We examine the value relevance and reliability of brand assets recognized by 33 UK firms, and the stock price reaction to the announcement of brand capitalization. We find that brand assets are value relevant, i.e., associated with market values. However, the market capitalization rates of brands of firms with low contracting incentives—firms with no transactions that avoided the London Stock Exchange (LSE) rule requiring shareholder approval for acquisitions/disposals, and firms with industry-adjusted leverage below the sample median—are higher than those of firms with high contracting incentives. Thus there could be substantial differences in the extent of bias or error in brand valuations of firms with different levels of contracting incentives, i.e., brand asset measures might not be reliable. The stock price reaction during the 21 days surrounding the first announcement of brand recognition has a significantly positive association with the recognized brand amount. However, the brand coefficient is only a small fraction of the reaction that would be expected if markets did not impute any value to brands before firms recognized them. Few previous value-relevance studies have examined intangible assets recognized in financial statements, and none have examined the effects of contracting incentives on the reliability of intangible assets.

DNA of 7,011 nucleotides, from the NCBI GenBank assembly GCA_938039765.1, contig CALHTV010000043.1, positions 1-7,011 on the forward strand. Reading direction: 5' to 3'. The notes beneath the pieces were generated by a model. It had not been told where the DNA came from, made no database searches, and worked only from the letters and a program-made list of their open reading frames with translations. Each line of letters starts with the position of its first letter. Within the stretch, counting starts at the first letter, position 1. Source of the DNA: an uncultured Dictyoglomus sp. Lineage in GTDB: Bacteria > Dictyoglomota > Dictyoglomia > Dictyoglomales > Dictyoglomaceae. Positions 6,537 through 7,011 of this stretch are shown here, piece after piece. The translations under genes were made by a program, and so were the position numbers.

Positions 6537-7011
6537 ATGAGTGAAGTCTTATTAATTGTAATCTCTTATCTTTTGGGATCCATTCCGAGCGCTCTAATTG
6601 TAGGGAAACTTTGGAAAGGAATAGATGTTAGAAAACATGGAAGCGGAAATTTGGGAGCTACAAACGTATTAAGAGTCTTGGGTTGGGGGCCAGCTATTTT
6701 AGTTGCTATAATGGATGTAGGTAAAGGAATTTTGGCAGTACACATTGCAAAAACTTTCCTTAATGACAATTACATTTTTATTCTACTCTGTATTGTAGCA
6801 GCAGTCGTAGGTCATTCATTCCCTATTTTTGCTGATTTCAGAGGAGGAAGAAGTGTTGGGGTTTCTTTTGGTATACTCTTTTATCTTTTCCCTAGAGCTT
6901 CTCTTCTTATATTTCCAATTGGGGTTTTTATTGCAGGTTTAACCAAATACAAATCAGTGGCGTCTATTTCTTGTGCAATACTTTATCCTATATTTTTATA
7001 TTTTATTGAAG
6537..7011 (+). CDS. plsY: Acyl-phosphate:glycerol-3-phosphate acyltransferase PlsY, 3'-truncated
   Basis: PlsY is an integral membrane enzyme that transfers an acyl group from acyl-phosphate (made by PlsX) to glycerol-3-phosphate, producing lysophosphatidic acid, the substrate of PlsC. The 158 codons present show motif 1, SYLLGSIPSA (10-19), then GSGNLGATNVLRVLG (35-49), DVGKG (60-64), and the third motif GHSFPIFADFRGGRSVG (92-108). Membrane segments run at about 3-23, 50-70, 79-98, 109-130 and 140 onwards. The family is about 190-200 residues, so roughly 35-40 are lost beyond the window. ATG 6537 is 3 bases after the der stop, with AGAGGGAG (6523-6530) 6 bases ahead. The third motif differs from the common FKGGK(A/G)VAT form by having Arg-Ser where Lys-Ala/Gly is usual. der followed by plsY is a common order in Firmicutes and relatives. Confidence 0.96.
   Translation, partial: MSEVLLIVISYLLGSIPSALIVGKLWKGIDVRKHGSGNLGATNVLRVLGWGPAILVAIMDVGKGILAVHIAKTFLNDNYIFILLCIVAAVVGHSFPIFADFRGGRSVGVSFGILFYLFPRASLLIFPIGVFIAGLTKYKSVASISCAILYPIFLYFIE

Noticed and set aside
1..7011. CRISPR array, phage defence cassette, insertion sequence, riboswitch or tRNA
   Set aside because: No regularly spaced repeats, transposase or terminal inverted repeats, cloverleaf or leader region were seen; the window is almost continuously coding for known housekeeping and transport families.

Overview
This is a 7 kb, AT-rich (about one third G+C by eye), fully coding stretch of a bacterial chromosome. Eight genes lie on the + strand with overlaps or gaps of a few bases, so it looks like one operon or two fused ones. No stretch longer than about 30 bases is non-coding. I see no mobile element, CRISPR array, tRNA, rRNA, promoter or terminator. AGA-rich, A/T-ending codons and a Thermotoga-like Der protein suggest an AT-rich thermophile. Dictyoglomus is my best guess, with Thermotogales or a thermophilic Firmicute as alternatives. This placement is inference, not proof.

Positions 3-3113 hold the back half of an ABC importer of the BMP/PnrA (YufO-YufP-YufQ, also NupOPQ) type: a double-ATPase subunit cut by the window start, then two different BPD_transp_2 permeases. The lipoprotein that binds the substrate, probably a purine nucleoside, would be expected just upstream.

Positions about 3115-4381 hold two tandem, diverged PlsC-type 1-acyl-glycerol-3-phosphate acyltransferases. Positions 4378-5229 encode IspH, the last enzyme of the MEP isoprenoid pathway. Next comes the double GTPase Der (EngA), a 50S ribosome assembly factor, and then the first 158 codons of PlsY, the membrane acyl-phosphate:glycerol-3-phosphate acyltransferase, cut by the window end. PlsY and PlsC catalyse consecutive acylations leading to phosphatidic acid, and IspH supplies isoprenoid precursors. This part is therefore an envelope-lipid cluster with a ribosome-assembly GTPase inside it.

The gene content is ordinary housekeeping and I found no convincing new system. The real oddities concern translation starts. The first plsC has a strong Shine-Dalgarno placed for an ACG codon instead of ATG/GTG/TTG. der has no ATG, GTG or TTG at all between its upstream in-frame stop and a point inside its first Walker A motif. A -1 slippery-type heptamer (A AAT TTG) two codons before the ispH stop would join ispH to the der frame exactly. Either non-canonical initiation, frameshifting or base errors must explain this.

brand assets, intangible assets, contracting incentives, value relevance, reliability
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